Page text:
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St. Paul Police Chief Todd Axtell said he expects to hire 50 or 60 police recruits to start training this fall, but the department's pool of applicants is half of what it was five years ago.
Amid unprecedented scrutiny of law enforcement, including calls to reform or replace it entirely, police chiefs say they are seeing fewer men and women seeking to join the force. St. Paul received 178 applications from eligible candidates for its police academy this year — down 51% from the 366 the city got in 2016.
"This is an incredibly challenging calling," Axtell said. "And now, when you add in the dynamic of a significant amount of vitriol toward police in our community, it's a detriment to people who in the past have taken the calling. They are now thinking twice about doing the job."
A surge in violent crime in Minnesota's capital city has led Axtell and others to push for hiring officers to replace those retiring or leaving for other reasons. The chief has at times clashed with Mayor Melvin Carter over maintaining staffing levels at the St. Paul Police Department.
In an interview Monday, Carter declined to say how many recruits St. Paul will ultimately hire but said the upcoming police academy could be "one of our largest ever."
Carter said the decline in this year's applicants doesn't concern him because he has not received any indication that filling St. Paul's openings this year will be a problem.
"Frankly, I think we've had a shift in the last year in what we expect of police officers," he said. "… If those shifts have made the profession less attractive to certain individuals, that actually might be a positive shift."
The mayor cut department budgets across St. Paul in 2021 to make up for COVID-related revenue losses. The police department was allocated about $104.7 million of the city's general fund, a roughly $800,000 decrease from the previous year — though an additional $3.7 million will be cut through attrition, Axtell has said.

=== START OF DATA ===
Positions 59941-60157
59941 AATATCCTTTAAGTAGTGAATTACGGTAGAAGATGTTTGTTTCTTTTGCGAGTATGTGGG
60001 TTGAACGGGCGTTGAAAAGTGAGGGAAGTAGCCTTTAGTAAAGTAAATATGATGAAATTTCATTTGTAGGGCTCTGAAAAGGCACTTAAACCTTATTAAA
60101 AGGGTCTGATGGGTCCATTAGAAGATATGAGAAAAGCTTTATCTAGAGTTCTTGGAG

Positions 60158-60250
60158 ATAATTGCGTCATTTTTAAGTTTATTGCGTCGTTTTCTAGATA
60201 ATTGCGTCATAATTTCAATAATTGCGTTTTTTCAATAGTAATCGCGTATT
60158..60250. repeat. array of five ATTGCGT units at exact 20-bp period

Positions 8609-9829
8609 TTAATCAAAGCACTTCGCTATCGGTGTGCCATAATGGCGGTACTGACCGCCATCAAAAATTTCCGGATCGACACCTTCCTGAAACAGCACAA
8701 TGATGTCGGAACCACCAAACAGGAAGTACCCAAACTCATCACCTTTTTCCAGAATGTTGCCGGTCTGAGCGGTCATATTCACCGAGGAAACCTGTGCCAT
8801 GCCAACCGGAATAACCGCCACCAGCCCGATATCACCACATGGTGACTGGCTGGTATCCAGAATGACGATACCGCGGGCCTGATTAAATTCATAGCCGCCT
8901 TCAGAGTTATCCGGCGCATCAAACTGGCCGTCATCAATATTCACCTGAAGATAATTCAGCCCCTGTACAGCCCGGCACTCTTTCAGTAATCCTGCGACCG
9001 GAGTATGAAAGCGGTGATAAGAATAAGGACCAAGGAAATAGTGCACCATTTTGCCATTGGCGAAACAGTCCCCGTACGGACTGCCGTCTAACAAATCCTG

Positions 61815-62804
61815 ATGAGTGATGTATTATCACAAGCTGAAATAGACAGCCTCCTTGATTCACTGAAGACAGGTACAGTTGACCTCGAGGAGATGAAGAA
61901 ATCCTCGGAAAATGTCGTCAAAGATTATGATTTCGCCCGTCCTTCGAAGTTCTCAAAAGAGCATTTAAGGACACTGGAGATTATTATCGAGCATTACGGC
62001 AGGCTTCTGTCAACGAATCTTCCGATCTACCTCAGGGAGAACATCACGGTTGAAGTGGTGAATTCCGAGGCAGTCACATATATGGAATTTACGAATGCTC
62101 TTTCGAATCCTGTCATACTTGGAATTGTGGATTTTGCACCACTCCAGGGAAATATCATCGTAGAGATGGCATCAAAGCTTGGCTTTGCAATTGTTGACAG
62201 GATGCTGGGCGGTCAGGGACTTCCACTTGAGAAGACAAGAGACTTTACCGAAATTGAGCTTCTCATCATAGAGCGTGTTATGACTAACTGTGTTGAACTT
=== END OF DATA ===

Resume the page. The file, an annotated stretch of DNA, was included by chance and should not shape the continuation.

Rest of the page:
The St. Paul Police Department is authorized to employ 620 officers, but Axtell said 580 will be on payroll by the end of the month. And roughly 30 of those officers are not available to work due to military deployments, sick time and other leave.
Police Spokesman Steve Linders said that the department recently moved 20 officers to patrol from specialty units — including the gang and gun, narcotics and traffic divisions.
"We're a very lean police department right now as far as resources go," Axtell said.
St. Paul canceled its police academy for new officers in 2020 due to funding constraints.
Over the last two years, Carter has invested more than $2 million in "community-first" public safety programs, some of which have been slow to roll out. The initiatives — which include funding for recreation centers, community ambassadors and a youth employment program — aim to "lighten the load for our officers" and allow them to focus on the city's most serious crimes, he said.
Carter also created a commission late last year to rethink how the city responds to the lowest-priority 911 calls. That group will present its recommendations to the City Council on Wednesday morning.
The mayor said he anticipates a "significant portion" of St. Paul's $166 million federal American Rescue Plan dollars to be spent on public safety, but he said it's too early to say how.
"Everything is on the table with regards to public safety," Carter said.
Mark Ross, president of the St. Paul Police Federation, sat on the mayor's latest commission along with activists, elected officials, neighborhood representatives and others. He said while he's supportive of non-police efforts to curb crime, the city also needs resources to respond to calls quickly and effectively.
"If we get to the point where these things aren't happening as frequently and we're not needed as much, that's the time where you reduce the policing," he said. "Not in the midst of record numbers of shootings, aggravated assaults and homicides."
Katie Galioto • 612-673-4478